In wake of NY marijuana legalization, what happens to police dogs trained to find it?

H. Rose Schneider

In an empty building in Marcy, New York, a 7-year-old chocolate lab named Natalie navigated her way through a plywood maze.

Sniffing various pieces of furniture, she finally stopped to scratch at a metal cabinet. Her handler, Sgt. John Cusack with the Oneida County Sheriff's Office, opened it to reveal a bag of crack cocaine. Natalie received her favorite toy as a reward.

Natalie is one of the last dogs trained to detect marijuana in the Oneida County Sheriff's K9 program. Shortly after she arrived three years ago, dogs were no longer trained to detect the drug in anticipation of changing laws, Oneida County K9 program director Lt. James Danquer said. The sheriff's office trains roughly half a dozen dogs for other agencies, including the Rome and Utica police departments. 

Police agencies in states that have legalized marijuana — which as of this spring includes New York—are reducing or eliminating their K9 programs. While you can train a dog to detect a new odors, drug-sniffing K9s can't unlearn them. In addition, if dogs lead law enforcement to other crimes after detecting marijuana, it raises legal questions about probable cause.

"Once it's trained on it, you can't make that go away," Danguer said.

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Drug-sniffing dogs could pose legal issues

Natalie, a K9 and drug-sniffing dog for the Oneida County Sheriff's Office, scratches at a cabinet containing crack-cocaine Thursday, Oct. 7, 2021 at a training site in Marcy. The 7-year-old chocolate lab has spent three years working with her handler, Sgt. John Cusack, right.

Disbandment or retirement of K9s has been occurring across states where marijuana has been legalized, said Robert Swenszkowski, a criminal justice professor at Utica College and assistant sheriff for Oneida County.

Police can't tell whether a dog is alerting them to marijuana or an illegal substance, raising legal concerns.

"They can't risk that detection is going to be marijuana, then you're violating someone's rights," he explained.

The issue has been tested in Colorado, which voted to legalize recreational marijuana in 2012. In 2019, the state Supreme Court ruled that an officer must establish probable cause before using a dog trained to detect marijuana. Otherwise, evidence found by a dog can be thrown out at trial.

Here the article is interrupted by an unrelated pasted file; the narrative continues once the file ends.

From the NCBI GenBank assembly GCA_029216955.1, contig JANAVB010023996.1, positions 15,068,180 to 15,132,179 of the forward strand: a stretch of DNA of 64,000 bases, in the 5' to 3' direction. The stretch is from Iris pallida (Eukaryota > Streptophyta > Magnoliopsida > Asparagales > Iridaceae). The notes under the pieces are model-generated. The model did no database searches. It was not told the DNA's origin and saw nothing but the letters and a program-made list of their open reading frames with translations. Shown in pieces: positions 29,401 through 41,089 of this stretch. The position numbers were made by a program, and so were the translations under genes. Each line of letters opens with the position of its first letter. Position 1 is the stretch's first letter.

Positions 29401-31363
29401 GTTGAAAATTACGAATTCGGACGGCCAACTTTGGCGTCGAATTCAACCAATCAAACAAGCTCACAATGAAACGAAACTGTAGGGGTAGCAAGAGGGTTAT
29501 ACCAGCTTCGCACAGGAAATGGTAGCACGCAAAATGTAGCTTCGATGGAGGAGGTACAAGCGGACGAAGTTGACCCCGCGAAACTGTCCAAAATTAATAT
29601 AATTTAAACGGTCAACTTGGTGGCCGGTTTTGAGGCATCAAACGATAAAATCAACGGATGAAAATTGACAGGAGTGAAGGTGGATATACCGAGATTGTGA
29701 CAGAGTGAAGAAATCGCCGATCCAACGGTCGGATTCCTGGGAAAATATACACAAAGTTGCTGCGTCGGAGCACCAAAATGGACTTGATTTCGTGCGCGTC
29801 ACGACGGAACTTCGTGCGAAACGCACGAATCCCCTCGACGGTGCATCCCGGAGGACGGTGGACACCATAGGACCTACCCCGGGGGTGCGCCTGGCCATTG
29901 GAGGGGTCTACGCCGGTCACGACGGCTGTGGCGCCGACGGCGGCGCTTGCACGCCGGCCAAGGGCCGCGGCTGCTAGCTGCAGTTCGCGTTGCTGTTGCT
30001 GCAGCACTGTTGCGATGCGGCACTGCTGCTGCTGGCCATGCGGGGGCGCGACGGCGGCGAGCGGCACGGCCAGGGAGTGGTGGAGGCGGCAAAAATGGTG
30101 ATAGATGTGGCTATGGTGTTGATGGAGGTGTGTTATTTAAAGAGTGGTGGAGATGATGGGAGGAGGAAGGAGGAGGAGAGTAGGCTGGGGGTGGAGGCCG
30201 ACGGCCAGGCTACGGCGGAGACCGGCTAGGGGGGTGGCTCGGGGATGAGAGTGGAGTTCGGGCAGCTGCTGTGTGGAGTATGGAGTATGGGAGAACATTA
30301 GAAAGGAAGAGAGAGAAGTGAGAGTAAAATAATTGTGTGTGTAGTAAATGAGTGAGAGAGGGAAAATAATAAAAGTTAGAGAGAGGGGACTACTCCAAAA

Natalie, a 7-year-old chocolate lab, is one of the last K9s with the Oneida County Sheriff's Office trained to detect marijuana. In anticipation of the legalization of the drug, other dogs were no longer trained to detect it in the last couple years, deputies said.

The city of Rome is disbanding their K9 program after recreational marijuana use was legalized. The two dogs in the program will no longer be used as of Jan. 1, 2022, Rome police Lt. Sharon Rood said.

Utica police said dogs in their K9 program are now primarily delegated to patrol and bomb detection. New York State Police also stopped training K9s to detect marijuana in 2018, spokesman Beau Duffy said. Of their 98 dogs, 30 are trained in marijuana detection. None are being retired due to the law, Duffy said.

The efficacy and accuracy of drug-detecting K9s has been questioned in recent years, too, with some studies suggesting dogs could be influenced by their handlers' cues. Swenszkowski cited a study showing K9s have an efficacy rate of 70 to 90 percent. But, with marijuana being the easiest drug to detect, that rate could go down, he noted.

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What will happen to the dogs?

A card featuring Natalie, a K9 with the Oneida County Sheriff's Office, and her photo and information.

While some agencies may focus on training new dogs to detect other substances, other agencies may find it too expensive.

After the initial cost of training a dog, about $1,000 is spent by the sheriff's office per dog, as well as an extra hour of pay for the handler to care for the dog. Utica budgets about $3,000 for veterinary fees in their police department, Danguer said.

Natalie will be staying with the sheriff's K9 unit, though she can only be brought in after a search warrant is issued. She also is used in community affairs programs. The only other dog trained to detect marijuana with the sheriff's office, a German Shepherd named Bo, works in the Oneida County jail, where the substance is still not allowed on the premises.

But what happens to a dog who is "retired?" In Rome, Rood said the handlers will have to option to adopt their dogs from the city. This is typical in most agencies, Danquer said.

"The handler always gets the first option to get the dog," he said. "And in 24 years I've never seen the handler not take the dog."

New York State Team editor Jon Campbell contributed to this reporting.

H. Rose Schneider is the public safety reporter for the Observer-Dispatch. Email Rose at